Biological invasions can begin with just 1 insect

September 12, 2007

A new study by York University biologists Amro Zayed and Laurence Packer has shown that a lone insect can initiate a biological invasion.

Zayed, a recent graduate of Packer’s lab, examined patterns of genetic diversity in both native European and invasive North American populations of a solitary bee. He concluded that the invasion was most likely founded by one mated female. The study was published today in the open access journal PLoS ONE.

“This is a shocking result, especially since bees suffer from huge genetic problems in small populations,” says Zayed, now a postdoctoral fellow in the Department of Entomology at the University of Illinois.

“We’re now seeing that the introduction of even one single insect can cause a potentially costly invasion, so we have to be extremely vigilant with reducing the number of animals that are unintentionally transported around the globe,” he says.

The study contradicts a popular theory of invasive biology: the more individuals introduced to an area, the higher the success of the invasion. This concept is commonly referred to as the “propagule pressure hypothesis.”

Zayed adds that numbers are not the only factor controlling the success of invasions. “Chance and the specific characteristics of invasive species and their introduced habitats can be more important,” he says.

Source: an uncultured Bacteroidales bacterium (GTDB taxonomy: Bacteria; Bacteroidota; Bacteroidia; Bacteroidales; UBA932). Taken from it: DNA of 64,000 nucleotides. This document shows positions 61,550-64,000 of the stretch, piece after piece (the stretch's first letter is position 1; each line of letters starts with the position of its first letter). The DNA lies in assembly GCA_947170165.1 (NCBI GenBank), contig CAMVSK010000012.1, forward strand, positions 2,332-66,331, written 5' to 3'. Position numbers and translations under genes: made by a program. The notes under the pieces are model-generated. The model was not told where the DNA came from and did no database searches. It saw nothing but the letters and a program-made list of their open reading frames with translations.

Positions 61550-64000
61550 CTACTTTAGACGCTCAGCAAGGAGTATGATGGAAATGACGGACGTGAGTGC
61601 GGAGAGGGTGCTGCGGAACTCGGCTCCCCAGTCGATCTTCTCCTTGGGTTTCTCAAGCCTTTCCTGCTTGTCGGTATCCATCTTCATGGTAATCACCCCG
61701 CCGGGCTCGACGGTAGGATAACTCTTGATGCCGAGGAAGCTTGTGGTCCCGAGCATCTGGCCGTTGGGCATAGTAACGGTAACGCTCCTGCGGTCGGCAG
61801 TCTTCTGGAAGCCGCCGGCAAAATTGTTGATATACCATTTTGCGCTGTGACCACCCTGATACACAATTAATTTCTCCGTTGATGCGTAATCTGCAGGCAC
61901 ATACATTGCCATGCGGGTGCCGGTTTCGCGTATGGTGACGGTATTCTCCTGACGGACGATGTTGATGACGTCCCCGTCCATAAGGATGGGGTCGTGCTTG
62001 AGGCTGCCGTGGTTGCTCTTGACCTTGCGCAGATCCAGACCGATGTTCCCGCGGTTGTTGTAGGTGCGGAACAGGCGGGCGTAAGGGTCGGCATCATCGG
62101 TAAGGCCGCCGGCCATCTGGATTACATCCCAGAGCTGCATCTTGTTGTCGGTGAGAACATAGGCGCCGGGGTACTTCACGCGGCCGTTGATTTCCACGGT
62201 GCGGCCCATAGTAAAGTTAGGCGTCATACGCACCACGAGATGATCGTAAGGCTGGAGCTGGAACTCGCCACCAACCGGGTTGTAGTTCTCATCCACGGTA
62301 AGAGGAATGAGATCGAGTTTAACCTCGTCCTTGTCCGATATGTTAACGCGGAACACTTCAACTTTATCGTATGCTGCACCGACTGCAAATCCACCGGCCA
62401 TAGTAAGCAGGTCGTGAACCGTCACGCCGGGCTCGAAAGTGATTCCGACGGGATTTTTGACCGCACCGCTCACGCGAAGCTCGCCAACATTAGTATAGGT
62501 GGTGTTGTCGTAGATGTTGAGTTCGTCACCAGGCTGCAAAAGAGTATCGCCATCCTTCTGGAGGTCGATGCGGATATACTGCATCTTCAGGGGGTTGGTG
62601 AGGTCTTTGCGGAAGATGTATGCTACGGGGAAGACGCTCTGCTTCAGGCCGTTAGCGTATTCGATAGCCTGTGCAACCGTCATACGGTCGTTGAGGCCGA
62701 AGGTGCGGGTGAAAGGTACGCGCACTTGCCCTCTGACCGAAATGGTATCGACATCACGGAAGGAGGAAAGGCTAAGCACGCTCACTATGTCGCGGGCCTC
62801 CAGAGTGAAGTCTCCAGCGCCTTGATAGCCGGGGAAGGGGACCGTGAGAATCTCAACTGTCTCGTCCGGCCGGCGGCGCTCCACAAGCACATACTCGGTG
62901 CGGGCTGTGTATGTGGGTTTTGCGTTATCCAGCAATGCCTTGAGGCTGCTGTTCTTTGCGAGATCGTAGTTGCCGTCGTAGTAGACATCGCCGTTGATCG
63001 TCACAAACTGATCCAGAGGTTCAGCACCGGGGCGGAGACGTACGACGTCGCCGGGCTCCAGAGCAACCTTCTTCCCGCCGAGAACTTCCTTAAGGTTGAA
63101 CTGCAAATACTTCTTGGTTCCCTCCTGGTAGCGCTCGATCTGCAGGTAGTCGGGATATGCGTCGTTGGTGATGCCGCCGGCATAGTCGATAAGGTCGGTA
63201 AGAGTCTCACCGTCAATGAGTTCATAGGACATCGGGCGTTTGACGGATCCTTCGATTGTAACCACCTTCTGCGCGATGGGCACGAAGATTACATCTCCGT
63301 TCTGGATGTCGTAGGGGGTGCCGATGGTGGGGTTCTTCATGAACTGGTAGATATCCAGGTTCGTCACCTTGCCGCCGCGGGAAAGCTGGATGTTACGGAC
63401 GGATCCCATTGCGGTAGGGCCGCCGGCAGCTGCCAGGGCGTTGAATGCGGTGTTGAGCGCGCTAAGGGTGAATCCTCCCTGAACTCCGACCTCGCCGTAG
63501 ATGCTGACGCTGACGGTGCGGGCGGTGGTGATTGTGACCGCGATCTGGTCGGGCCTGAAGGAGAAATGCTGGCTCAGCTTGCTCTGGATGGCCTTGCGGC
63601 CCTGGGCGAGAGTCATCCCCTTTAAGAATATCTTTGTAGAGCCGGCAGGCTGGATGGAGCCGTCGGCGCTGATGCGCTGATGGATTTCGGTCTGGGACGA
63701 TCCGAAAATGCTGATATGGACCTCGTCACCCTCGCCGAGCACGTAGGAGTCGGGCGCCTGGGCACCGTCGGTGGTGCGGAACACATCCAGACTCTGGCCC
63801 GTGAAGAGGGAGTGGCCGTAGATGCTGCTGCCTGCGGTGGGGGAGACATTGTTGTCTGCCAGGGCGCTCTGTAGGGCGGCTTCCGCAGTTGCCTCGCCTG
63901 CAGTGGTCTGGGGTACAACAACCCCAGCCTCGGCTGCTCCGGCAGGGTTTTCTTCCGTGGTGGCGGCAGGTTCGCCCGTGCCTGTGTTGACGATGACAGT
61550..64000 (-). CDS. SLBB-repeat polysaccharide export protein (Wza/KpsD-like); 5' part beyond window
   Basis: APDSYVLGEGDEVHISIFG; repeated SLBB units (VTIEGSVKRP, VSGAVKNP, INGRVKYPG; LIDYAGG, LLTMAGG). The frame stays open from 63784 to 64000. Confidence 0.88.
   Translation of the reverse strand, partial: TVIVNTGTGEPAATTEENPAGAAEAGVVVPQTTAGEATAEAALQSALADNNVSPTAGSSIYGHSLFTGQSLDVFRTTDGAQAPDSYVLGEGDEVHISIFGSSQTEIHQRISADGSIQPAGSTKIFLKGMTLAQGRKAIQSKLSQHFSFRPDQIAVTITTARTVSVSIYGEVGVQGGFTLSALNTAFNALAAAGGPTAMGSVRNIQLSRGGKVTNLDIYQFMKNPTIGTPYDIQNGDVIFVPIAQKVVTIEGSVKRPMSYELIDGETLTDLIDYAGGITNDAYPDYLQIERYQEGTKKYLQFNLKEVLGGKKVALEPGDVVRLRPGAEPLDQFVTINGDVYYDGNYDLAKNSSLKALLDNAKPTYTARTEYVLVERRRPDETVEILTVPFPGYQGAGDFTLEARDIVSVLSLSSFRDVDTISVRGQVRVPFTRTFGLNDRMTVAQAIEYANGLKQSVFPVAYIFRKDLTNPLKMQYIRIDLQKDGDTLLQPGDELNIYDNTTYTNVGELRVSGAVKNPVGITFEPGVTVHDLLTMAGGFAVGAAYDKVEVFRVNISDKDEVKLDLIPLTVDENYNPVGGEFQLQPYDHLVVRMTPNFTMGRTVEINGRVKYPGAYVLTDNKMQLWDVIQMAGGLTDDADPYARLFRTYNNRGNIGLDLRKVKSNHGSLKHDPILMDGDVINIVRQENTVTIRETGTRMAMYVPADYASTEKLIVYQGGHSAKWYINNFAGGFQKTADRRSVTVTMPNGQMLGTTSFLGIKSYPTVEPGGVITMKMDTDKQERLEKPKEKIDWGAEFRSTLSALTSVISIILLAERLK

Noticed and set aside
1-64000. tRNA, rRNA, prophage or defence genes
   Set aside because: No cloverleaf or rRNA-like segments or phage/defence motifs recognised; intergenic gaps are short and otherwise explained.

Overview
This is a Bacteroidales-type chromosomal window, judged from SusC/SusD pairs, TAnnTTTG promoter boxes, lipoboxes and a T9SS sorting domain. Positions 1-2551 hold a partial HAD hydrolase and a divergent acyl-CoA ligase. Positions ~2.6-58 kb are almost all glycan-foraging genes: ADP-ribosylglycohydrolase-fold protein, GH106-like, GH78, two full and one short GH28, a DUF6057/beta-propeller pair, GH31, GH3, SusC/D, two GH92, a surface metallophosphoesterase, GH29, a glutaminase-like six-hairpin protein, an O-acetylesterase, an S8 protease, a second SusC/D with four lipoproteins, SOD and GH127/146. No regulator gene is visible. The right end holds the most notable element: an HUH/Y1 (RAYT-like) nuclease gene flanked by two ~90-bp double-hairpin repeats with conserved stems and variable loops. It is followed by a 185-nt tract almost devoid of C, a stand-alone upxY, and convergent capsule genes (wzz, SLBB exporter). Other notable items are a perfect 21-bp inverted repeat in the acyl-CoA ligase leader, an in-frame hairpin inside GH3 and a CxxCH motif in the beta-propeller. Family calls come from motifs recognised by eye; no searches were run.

Packer, a professor in York’s Department of Biology, notes that exotic invasive species are considered a major threat to biodiversity conservation, and can cause huge economic losses.

“Understanding how exotic species establish and spread in their new habitats is the first step to solving the invasive species problem,” Packer says.

Source: Public Library of Science

Explore further: Climate change and the catastrophic wildfire

Related Stories

Climate change and the catastrophic wildfire

November 23, 2015

Over the past several months news of widespread wildfires has coursed through the media from every corner of the world. In the United States, the wildfire season is now two months longer than it was 100 years ago. In 2015 ...

Bioart: An introduction

November 23, 2015

Joe Davis is an artist who works not only with paints or pastels, but also with genes and bacteria. In 1986, he collaborated with geneticist Dan Boyd to encode a symbol for life and femininity into an E. coli bacterium. The ...

Getting under the skin of a medieval mystery

November 23, 2015

A simple PVC eraser has helped an international team of scientists led by bioarchaeologists at the University of York to resolve the mystery surrounding the tissue-thin parchment used by medieval scribes to produce the first ...

Recommended for you

Amazon deforestation leaps 16 percent in 2015

November 28, 2015

Illegal logging and clearing of Brazil's Amazon rainforest increased 16 percent in the last year, the government said, in a setback to the aim of stopping destruction of the world's greatest forest by 2030.


Please sign in to add a comment. Registration is free, and takes less than a minute. Read more

Click here to reset your password.
Sign in to get notified via email when new comments are made.